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Winter Macro Photography

Your first instinct might be to stay warm when a cold snap hits. However, some of the most intriguing close-ups can be found when the temperature dips.

Frost highlights and contours patterns and foliage on the ground providing a wealth of decent subjects. You don't even have to venture very far - it's highly likely that you'll find a bit of natural spectacle to photograph in your own garden.

Best equipment for winter macro photography

To capture the finest details, it's generally best to opt for a DSLR or compact system camera.

There's a vast array of options available at the moment to suit every budget and experience level. A great choice for those just starting out is the Canon EOS 200D, while the Nikon D500 is a superb all-rounder for enthusiasts who like to shoot a bit of everything. When you're thinking about ultra-fine detail, the Nikon D850, with its 45 million pixel sensor is superb, while the Sony A7R III has been primed to deliver the ultimate in resolution.

A macro lens allows you to get up close in glorious detail, as well as giving lifelike clarity. Make sure you look for a lens that matches your lens mount. As an example, the Canon EF-S 35mm f/2.8 Macro IS STM lens works only with its APS-C range of cameras, while the superb 100mm f/2.8L lens works with both full-frame and APS-C Canon models.

Accessories are also extremely important. In the cold weather, your battery will drain very quickly so packing a spare is always a good idea. A tripod is handy for getting close to the subject - look for one that allows you to get low to the ground if possible. A remote release is useful for keeping your hands away from the camera, while fingerless gloves and hand warmers are all but essential when the weather is very cold.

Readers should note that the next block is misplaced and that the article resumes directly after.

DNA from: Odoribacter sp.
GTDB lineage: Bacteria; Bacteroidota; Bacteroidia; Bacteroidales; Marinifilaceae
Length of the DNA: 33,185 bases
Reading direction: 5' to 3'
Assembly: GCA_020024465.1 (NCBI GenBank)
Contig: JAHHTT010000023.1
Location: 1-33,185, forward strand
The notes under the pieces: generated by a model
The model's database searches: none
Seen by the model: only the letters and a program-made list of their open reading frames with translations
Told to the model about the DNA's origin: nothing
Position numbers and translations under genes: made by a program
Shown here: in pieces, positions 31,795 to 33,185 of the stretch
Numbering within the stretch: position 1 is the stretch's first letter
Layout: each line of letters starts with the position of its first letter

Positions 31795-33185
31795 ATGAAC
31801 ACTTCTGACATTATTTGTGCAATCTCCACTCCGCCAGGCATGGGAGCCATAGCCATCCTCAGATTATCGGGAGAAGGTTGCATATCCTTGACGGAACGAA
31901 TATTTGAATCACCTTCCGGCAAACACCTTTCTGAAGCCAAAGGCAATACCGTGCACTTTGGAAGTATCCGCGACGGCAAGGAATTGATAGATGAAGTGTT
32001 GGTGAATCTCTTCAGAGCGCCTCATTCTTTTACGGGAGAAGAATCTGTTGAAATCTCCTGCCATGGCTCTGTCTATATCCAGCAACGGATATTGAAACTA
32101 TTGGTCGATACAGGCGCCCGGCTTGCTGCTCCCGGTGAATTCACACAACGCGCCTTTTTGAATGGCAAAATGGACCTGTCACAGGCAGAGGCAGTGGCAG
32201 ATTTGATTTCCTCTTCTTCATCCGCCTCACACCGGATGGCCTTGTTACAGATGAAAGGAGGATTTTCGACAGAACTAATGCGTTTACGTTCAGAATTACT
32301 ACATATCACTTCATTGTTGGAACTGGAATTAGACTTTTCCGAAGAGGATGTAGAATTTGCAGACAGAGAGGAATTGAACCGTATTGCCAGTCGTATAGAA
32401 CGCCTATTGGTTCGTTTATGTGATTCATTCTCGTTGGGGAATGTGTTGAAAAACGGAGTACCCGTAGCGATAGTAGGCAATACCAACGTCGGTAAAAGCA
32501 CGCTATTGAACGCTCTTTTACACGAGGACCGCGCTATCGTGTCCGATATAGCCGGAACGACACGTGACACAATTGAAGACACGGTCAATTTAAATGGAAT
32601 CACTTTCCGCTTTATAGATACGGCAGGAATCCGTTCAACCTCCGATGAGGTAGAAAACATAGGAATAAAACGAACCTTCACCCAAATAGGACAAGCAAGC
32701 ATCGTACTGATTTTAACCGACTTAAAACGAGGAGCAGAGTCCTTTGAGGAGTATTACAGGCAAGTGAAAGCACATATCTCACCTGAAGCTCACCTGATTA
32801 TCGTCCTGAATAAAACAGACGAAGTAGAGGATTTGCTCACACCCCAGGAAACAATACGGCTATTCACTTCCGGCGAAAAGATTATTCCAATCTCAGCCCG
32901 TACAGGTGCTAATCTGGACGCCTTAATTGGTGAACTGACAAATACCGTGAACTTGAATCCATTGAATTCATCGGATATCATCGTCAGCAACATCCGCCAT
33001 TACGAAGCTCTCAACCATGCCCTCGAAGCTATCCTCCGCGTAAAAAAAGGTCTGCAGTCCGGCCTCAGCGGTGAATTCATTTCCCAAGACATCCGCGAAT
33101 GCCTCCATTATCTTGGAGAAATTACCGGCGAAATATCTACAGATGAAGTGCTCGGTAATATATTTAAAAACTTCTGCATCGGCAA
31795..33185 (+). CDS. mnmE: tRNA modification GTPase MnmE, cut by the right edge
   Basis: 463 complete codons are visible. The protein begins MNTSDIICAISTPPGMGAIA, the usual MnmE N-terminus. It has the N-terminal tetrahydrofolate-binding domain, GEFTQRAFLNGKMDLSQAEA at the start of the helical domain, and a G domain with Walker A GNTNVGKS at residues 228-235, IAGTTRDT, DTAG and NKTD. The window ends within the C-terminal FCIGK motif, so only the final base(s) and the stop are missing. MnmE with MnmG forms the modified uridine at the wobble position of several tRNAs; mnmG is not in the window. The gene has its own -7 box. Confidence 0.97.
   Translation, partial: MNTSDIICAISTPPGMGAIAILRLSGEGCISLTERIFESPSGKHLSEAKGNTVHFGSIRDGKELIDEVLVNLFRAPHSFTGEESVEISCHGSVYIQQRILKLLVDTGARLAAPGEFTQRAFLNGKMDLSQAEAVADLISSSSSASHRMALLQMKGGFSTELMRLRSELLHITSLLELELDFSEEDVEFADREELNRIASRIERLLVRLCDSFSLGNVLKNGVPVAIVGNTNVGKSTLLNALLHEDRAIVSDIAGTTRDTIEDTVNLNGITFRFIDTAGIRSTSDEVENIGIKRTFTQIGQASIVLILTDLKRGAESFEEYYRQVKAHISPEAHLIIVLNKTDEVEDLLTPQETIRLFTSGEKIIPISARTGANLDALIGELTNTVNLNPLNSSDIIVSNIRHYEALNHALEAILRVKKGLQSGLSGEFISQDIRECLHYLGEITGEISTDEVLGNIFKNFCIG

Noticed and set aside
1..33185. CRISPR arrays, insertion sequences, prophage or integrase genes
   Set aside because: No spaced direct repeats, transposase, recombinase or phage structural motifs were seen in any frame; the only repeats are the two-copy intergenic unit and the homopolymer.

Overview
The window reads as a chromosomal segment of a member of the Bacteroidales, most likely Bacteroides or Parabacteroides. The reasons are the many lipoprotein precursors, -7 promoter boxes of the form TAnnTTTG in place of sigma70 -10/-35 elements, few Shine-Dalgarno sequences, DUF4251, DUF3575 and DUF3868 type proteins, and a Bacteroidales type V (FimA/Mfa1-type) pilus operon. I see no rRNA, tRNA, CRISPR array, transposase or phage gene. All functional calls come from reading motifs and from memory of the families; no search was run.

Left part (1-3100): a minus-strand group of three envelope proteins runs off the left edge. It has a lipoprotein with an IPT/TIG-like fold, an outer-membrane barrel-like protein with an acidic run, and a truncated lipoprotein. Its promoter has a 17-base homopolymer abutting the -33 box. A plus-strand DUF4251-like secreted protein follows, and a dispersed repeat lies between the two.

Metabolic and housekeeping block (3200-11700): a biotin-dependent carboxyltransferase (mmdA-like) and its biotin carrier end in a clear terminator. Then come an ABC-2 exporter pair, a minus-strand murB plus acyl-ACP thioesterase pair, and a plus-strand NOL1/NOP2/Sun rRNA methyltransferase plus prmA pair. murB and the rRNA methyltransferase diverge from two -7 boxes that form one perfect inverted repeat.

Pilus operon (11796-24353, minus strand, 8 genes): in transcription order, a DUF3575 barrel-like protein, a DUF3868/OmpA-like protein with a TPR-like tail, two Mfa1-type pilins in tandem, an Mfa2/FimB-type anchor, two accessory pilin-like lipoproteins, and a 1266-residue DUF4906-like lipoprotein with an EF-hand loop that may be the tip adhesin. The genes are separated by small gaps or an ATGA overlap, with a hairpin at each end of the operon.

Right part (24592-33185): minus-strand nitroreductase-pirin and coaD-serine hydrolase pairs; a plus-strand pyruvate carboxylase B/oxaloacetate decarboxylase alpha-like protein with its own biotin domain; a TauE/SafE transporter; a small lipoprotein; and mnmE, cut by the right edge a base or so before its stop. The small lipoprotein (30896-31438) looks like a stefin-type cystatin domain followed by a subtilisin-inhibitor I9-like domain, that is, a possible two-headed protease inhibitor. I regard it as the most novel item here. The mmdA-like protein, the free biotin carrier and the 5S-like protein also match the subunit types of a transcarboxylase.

Quick tips for great winter macros
1. Use manual focus

Mount your camera on a tripod, and make full use of the LCD screen. Zoom in to 5x or 10x and manually focus the lens to make sure those details are pin sharp.

2. Adjust your white balance

When shooting in snowy conditions, your camera's balance may be thrown off by the abundance of white in the scene. You can counteract this by taking a custom reading.

3. Pick the best aperture, shutter speed and ISO

For macro work, you'll usually find you want a large depth of field. That means shooting at narrow apertures (such as f/8 or f/11). To help your camera get the extra light it needs, shooting at longer shutter speeds, such as 1/10 or 1/5 can help, but make use of a tripod to help keep your camera nice and steady. Keep ISOs as low as possible to maximise the reproduction of detail.

4. Bump up exposure compensation

On darker winter days, your camera may also struggle to get exposures perfect. Keep an eye on your histogram and look for an even spread across the frame. Dial in a little exposure compensation as necessary to make your photos lovely and bright.

5. Shoot in RAW

Although it's always best to get the shot right in camera, by shooting in RAW format, you'll be able to make adjustments in post-production. So, if your white balance is slightly off or your exposure needs tweaking, you can rescue a shot quite easily.

We'd love to see your winter macros! Share your best shots with us over on our social channels - - Facebook, Instagram and Twitter.